BOISE – Idaho has dropped plans to auction off three undeveloped lakefront cabin sites on Priest Lake this summer, and instead will look at possibly auctioning up to three other lots on the lake next year.
“Those three were not the ideal locations, after on-site review,” Thomas Felter, the state Lands Department’s manager of commercial and residential real estate, told the state Land Board this morning. Plus, he said, the department’s appraiser said it would take six to 12 months to properly market lakefront lots for auction.
The auction, initially planned for August or September, was designed to give the state a better sense of the true market value of bare lots on the lake, as it moves toward trading away or auctioning off existing cabin sites on the lake.
Appraiser Steven Hall, in a letter to department Director Tom Schultz, wrote, “I am sure you can fully appreciate the impossible task of exposing these lots for sufficient time to allow potential buyers the chance to personally inspect the lots, get financial arrangements made if they have interest and then to attend the auction. These types of decisions are not made in a 30-day window unless the buyer can expect a liquidation price.”
Idaho has long rented out lakefront lots at Priest and Payette lakes to people who built summer cabins on them; many of the Priest Lake cabin owners are from the Spokane area, and some families have had their cabins for generations.
But the land is part of the state’s endowment, which the state Constitution requires to be managed for maximum long-term returns to the endowment’s beneficiaries, the largest of which is the state’s public schools. In recent decades, the state has struggled to hike rents for longtime cabin owners to keep up with market values for lakefront land, amid protests, lawsuits and dissension.
Now Idaho is moving toward getting out of the cabin-site rental business, in which the state owns the ground but its renters own the buildings on it. A push came from an Idaho Supreme Court decision last summer that invalidated a law protecting the renters from competitive bids at auctions each time their leases expire.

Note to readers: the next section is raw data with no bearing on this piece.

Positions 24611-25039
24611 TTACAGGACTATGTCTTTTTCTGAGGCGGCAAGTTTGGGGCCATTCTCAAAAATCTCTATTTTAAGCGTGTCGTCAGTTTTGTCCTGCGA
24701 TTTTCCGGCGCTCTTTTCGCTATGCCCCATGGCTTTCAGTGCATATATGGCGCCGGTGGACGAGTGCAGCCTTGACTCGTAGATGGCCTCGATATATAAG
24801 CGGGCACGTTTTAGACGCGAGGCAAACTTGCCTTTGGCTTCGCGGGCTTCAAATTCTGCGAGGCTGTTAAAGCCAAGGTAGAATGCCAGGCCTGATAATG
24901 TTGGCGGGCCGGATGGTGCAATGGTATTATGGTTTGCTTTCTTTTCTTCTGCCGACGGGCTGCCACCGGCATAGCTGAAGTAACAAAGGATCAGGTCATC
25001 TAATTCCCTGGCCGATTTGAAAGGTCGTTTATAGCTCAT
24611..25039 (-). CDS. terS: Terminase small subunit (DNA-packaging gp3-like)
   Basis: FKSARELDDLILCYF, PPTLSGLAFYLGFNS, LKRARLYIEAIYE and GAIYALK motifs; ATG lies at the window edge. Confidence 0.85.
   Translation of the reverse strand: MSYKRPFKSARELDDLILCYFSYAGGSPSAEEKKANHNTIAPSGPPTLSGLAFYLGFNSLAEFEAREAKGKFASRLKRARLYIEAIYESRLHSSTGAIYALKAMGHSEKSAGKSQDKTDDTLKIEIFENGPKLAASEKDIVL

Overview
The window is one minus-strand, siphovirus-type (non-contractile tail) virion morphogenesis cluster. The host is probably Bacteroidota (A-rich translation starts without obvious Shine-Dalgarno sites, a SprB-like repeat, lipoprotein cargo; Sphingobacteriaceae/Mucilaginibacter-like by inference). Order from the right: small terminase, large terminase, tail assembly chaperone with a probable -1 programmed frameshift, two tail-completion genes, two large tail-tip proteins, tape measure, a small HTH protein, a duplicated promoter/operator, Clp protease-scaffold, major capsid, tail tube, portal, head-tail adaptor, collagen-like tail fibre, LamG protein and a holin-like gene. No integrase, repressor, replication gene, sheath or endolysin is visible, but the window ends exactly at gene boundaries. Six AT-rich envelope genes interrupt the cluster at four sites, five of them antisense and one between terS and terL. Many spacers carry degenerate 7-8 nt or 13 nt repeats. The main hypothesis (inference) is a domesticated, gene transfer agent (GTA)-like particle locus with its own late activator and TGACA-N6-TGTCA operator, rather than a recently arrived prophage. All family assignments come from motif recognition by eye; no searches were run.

Felter told the Land Board, which consists of the state’s top five elected officials, that the department now wants to withdraw the three lots previously identified for auction, and instead get approval to auction off up to three other Priest Lake lots in a “market-savvy manner” over the next year.
Idaho Attorney General Lawrence Wasden told Felter, “I want to make certain that we’re going out on-site, getting that site view of those lots, as opposed to where we had been in the last 30 days.”
“There will be an on-site review of each of those lots to make sure that they fit within the market type of entire portfolio,” Felter responded, “so they are actual comparables.” The board then unanimously approved the department’s request. Felter said none of the auctions would be scheduled before next spring.
Schultz told the board members he’d be glad to take them out to the chosen cabin sites to see them in person; Gov. Butch Otter and state Controller Brandon Woolf recently toured state-owned cabin sites on Payette Lake, including some on which the lessees have defaulted and the state has foreclosed.
Otter said, “I noticed the fuel load around those cabins was very heavy. … It hadn’t been addressed in quite some time – the needles are about that deep.” If a fire came through, he said, “It would’ve taken not only our cabins … but it would’ve taken a lot of our neighbors as well.” During the tour, the governor asked Lands Department officials, “Why aren’t we doing something to reduce this threat of fuel loading?”
In response, the department has a contractor scheduled to clear dry debris from the property over the next two weeks.